The Hasmonean Palaces

A new exhibition at the Hebrew University of Jerusalem entitled "The Hasmonean Palaces in Jericho - Discoveries from the Excavations," has been mounted by the university's Institute of Archaeology on the Mount Scopus campus. Visitors to the free display can see relics such as coins, oil lamps, and other objects excavated from the winter palaces of the kings of the Hasmonean dynasty in Jericho. The Hasmoneans ruled briefly over the Land of Israel over 2,000 years ago in what was the last era of Jewish independence until the establishment of the State of Israel. The exhibition also consists of a large model and a painted conception of the palace gardens and pools. ( June 5)

Ha'aretz: Barak Promised Abu Dis Weeks Before Cabinet Decision, Dividing Fence Requires 4 Years

Few ministers know that their vote approving of the transfer of three villages in the Jerusalem area to the Palestinian Authority was nothing more than for show. Barak finalized this matter in a face to face meeting with Yasser Arafat that took place at Ben Gurion Airport weeks before it was brought up to the cabinet for approval.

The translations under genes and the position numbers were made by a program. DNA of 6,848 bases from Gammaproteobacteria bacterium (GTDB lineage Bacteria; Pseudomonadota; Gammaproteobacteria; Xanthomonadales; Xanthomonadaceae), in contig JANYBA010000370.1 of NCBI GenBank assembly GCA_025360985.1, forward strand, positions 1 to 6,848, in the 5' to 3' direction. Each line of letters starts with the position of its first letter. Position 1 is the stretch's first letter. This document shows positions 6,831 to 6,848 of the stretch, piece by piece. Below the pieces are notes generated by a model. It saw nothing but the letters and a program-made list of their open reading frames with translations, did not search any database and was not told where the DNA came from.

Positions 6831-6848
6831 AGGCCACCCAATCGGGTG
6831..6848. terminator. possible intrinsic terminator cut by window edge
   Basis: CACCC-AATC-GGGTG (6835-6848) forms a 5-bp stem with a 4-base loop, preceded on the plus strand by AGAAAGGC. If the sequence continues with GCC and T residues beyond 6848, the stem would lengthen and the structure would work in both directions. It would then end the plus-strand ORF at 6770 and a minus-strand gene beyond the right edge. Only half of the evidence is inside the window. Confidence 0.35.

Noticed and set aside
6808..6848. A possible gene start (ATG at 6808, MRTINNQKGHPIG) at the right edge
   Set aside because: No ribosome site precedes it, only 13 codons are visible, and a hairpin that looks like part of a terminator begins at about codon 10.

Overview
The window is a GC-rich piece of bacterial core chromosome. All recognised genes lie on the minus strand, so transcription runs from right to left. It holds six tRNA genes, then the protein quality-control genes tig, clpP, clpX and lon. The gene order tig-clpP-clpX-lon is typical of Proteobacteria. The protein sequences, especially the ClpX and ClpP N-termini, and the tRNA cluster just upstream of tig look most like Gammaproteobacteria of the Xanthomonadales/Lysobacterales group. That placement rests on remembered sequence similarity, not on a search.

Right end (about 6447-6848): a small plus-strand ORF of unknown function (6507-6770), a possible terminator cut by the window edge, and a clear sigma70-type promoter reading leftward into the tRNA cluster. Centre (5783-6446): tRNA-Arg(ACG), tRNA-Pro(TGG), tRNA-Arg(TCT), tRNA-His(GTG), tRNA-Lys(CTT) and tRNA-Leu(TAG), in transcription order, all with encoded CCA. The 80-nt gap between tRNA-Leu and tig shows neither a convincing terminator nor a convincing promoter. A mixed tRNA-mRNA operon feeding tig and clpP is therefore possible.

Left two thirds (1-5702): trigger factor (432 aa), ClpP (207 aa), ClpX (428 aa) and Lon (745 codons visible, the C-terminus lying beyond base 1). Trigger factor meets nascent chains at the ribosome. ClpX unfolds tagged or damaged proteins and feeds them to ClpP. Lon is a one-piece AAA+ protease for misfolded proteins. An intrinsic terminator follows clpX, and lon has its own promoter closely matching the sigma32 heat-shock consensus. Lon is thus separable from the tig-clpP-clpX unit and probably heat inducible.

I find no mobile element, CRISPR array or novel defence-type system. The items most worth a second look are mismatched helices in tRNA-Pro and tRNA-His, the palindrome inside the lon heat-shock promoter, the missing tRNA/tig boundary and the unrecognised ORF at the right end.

If the passages between the Palestinian state and the outside world are under exclusive Palestinian control, Israel will have to erect a fence separating between it and its new neighbor. Otherwise it will not be possible to supervise the passage of people and goods into Israel through the Palestinian state. The erection of such a fence would take four years. September 13, the target date for an agreement or the unilateral declaration of a Palestinian state, is 105 days from now. (IMRA/Ha'aretz Jun 1)

Hillary Clinton's Ties